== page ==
For an untold number of times, American citizens have relied on the Navy-USMC team to get them out of a country falling apart. Our citizens in Libya are lucky that things did not go south. Nod our heads and be thankful that we got lucky this time. Ask yourself why we did not have other ships out there, and know we are not alone.

I think the nations of the world are re-discovering the joys of having and effective navy - and the consequences of not having one.

Oh, Canada;
Most Canadians fleeing Libya Thursday scrambled out on the planes or boats of allies as the Canadian government diverted a military plane from Germany and sent a Jordanian charter to continue the hodge-podge international effort to evacuate foreigners.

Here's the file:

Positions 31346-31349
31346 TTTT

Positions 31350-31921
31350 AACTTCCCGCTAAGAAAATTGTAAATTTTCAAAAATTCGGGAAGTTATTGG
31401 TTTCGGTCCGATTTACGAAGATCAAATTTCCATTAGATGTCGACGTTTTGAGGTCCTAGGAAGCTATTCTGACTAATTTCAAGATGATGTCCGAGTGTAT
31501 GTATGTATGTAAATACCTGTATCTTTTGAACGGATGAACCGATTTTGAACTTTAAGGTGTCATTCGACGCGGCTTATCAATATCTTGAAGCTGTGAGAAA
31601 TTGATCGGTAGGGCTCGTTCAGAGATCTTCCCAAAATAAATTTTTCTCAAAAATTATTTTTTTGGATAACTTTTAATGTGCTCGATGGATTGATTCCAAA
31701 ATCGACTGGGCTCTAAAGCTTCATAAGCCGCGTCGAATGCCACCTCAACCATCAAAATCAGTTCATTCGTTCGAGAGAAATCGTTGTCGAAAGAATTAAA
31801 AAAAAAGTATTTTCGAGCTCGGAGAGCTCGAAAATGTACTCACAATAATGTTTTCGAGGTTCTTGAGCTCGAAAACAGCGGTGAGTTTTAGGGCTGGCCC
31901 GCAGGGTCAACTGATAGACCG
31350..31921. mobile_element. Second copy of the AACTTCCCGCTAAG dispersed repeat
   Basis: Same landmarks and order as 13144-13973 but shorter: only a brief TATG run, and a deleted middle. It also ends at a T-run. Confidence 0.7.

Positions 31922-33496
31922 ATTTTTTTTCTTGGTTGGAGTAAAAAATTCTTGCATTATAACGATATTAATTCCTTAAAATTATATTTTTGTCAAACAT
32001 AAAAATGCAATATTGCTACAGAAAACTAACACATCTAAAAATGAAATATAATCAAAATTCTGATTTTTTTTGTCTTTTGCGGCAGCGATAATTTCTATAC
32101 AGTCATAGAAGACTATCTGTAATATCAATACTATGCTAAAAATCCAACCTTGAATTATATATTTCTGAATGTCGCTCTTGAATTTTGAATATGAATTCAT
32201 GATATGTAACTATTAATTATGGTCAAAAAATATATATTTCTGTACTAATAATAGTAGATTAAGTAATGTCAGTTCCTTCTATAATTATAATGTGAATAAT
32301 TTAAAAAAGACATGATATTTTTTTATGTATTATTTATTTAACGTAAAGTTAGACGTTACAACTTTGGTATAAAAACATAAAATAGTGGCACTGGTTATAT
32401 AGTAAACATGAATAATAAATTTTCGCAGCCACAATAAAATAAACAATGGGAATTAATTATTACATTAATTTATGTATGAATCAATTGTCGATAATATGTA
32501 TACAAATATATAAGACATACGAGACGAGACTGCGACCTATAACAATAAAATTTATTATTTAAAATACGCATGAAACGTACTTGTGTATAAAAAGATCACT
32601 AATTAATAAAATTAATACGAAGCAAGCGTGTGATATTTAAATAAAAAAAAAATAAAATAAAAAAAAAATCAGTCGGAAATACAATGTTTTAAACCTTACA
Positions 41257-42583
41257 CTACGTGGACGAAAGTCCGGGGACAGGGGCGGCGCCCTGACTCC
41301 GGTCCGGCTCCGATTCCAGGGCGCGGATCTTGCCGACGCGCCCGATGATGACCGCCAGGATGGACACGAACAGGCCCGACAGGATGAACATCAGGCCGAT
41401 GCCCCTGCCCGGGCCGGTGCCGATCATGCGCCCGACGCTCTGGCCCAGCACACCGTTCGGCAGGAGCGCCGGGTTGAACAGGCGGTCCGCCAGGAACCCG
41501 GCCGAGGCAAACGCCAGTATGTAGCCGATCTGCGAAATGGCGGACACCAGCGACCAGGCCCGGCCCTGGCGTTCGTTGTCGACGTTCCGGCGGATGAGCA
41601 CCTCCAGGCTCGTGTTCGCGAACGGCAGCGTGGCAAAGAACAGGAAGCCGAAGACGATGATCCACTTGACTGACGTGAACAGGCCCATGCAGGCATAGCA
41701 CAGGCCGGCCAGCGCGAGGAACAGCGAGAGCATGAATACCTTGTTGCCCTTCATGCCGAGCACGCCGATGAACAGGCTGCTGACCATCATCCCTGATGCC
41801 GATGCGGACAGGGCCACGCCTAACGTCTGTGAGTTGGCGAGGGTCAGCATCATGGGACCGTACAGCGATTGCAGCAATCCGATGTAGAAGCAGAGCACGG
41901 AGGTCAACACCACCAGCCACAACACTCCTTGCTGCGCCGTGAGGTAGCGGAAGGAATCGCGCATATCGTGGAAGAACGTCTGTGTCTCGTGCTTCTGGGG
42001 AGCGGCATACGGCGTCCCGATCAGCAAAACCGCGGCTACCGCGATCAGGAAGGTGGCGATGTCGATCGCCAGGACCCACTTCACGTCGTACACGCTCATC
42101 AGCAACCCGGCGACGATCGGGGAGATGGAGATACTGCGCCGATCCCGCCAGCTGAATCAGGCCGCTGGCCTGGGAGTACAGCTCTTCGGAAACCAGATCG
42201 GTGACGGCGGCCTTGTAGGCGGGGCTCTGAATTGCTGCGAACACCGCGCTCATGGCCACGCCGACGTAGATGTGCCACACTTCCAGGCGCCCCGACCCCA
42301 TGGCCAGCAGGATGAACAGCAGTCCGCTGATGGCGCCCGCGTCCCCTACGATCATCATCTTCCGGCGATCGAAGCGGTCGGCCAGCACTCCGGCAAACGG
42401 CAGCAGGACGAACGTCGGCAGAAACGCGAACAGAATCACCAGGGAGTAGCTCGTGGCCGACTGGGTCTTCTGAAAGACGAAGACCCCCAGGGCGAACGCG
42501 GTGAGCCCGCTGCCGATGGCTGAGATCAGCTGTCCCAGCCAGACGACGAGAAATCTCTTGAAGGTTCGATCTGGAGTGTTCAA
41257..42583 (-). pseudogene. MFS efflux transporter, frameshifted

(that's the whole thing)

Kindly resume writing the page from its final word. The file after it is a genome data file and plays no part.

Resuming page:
The two planes – essentially the Plan B to back up a cancelled charter – may now carry few Canadians, after about 200 were given spots on flights organized by Spain, Britain and Malta, and a U.S. boat sailing to Malta. But Canadian officials said those flights would offer the extra seats to citizens of other nations still waiting to get out.

A Canadian-chartered plane from Amman did land in Tripoli early Friday to pick up Canadians and others. A massive C-17 Canadian Forces cargo plane, diverted from Germany, was still in Rome late Thursday as Ottawa awaited Libya’s approval for the aircraft to land.
Really Canada. Really? OK, I'll say it; what Libyan government official are you waiting for a call from? Even Libya's ambassador to the UN is no longer following his government's edicts. Nice answer fonctionaire.

Just be happy now that they Libyans are happy
killing each other.